Epeolatry Book Review: The Witch in the Well by Camilla Bruce


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Title: The Witch in the Well
Author: Camilla Bruce
Publisher: Tor
Genre: Horror, Thriller
Release date: 4th, October 2022

Synopsis: When two former friends reunite after decades apart, their grudges, flawed ambitions, and shared obsession swirl into an all-too-real echo of a terrible town legend. 


Centuries ago, beautiful young Ilsbeth Clark was accused of witchcraft after several children disappeared. Her acquittal did nothing to stop her fellow townsfolk from drowning her in the well where the missing children were last seen.


When author and social media influencer Elena returns to the summer paradise of her youth to get her family’s manor house ready to sell, the last thing she expected was connecting with—and feeling inspired to write about—Ilsbeth’s infamous spirit. The very historical figure that her ex-childhood friend, Cathy, has been diligently researching and writing about for years.


What begins as a fiercely competitive sense of ownership over Ilsbeth and her story soon turns both women’s worlds into something more haunted and dangerous than they could ever imagine.

An intriguing premise, but a mediocre delivery led to a disappointing read for me. Former friends reuniting in a small town and forced to face old secrets is one of my favourite trope-premises. But the premise got lost in a trio of frustrating characters and an experimental style that didn’t quite stick the landing.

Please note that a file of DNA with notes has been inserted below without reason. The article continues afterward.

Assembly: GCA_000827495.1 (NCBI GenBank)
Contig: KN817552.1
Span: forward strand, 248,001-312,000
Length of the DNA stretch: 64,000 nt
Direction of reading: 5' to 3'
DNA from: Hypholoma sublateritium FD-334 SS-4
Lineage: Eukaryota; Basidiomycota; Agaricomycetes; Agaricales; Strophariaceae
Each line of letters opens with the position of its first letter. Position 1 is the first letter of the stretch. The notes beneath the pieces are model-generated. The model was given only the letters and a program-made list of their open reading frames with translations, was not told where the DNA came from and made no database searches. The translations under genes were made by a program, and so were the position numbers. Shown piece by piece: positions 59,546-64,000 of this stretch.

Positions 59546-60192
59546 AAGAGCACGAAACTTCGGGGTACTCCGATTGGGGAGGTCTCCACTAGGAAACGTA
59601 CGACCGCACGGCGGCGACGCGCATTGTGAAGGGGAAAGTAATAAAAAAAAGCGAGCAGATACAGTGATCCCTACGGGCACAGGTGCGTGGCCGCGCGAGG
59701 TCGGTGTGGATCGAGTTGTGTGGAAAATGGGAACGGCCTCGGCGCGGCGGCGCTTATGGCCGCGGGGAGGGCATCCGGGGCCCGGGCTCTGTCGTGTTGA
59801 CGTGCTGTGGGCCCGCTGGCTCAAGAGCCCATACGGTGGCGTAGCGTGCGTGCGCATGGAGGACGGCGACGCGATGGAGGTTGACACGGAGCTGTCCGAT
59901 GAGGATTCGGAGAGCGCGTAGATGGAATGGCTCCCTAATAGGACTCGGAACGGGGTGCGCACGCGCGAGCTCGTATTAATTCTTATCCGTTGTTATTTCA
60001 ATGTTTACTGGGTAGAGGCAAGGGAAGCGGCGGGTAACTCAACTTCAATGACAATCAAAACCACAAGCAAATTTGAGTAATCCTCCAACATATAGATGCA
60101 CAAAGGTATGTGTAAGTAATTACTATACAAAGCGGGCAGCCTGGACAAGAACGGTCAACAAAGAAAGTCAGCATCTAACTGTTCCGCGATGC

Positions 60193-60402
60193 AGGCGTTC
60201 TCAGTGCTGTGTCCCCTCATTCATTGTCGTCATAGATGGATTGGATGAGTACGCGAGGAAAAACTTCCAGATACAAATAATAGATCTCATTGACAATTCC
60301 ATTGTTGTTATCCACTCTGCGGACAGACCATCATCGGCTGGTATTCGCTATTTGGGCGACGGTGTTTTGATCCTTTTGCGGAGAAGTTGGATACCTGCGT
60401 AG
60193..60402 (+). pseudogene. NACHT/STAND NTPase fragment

The novel is composed of several different found footage sections based on documents from our three main characters, Elena, Cathy, and Ilsbeth. I enjoy found footage when done well and there are some good sections of this book, but for me it fails at the trickiest part of found footage, which is: justifying the existence of the documents and what is written in them. 


The main texts are Elena’s blog, Cathy’s open letter to the local townsfolk, excerpts from Cathy’s book about Ilsbeth, and the Nicksby Documents written by Ilsbeth as a ghost? (this is never made fully clear). The blog works the best. Elena is an insufferable person, but her blog entries are entirely believable for her character. She strikes me as exactly the type to overshare like this online. However, the other documents are more confusing. The information that Cathy includes in her open letter, especially towards the end of the book, strains credibility. Cathy is a bitter, unpopular recluse who believes the entire town is out to get her, yet she still bares her soul against the advice of her lawyer and son for everyone to see, even when it incriminates her. Cathy also writes a fictional account of Ilsbeth’s life, and pieces of that book are used to fill in Ilsbeth’s backstory. While the prose in these sections is engaging, its inclusion is confusing since it’s not actually Ilsbeth’s story. Ilsbeth herself is opposed to Cathy’s book–something that is made clear in the Nicksby Documents, which serve as her posthumous diary of sorts.

In the end, most of the pieces do come together. Bruce offers an intriguing reveal that I only partially predicted. While this book didn’t entirely agree with me, if you are intrigued by the premise and a fan of found footage and witches, The Witch in the Well might appeal to you.


You can order your copy today at Amazon. and Bookshop

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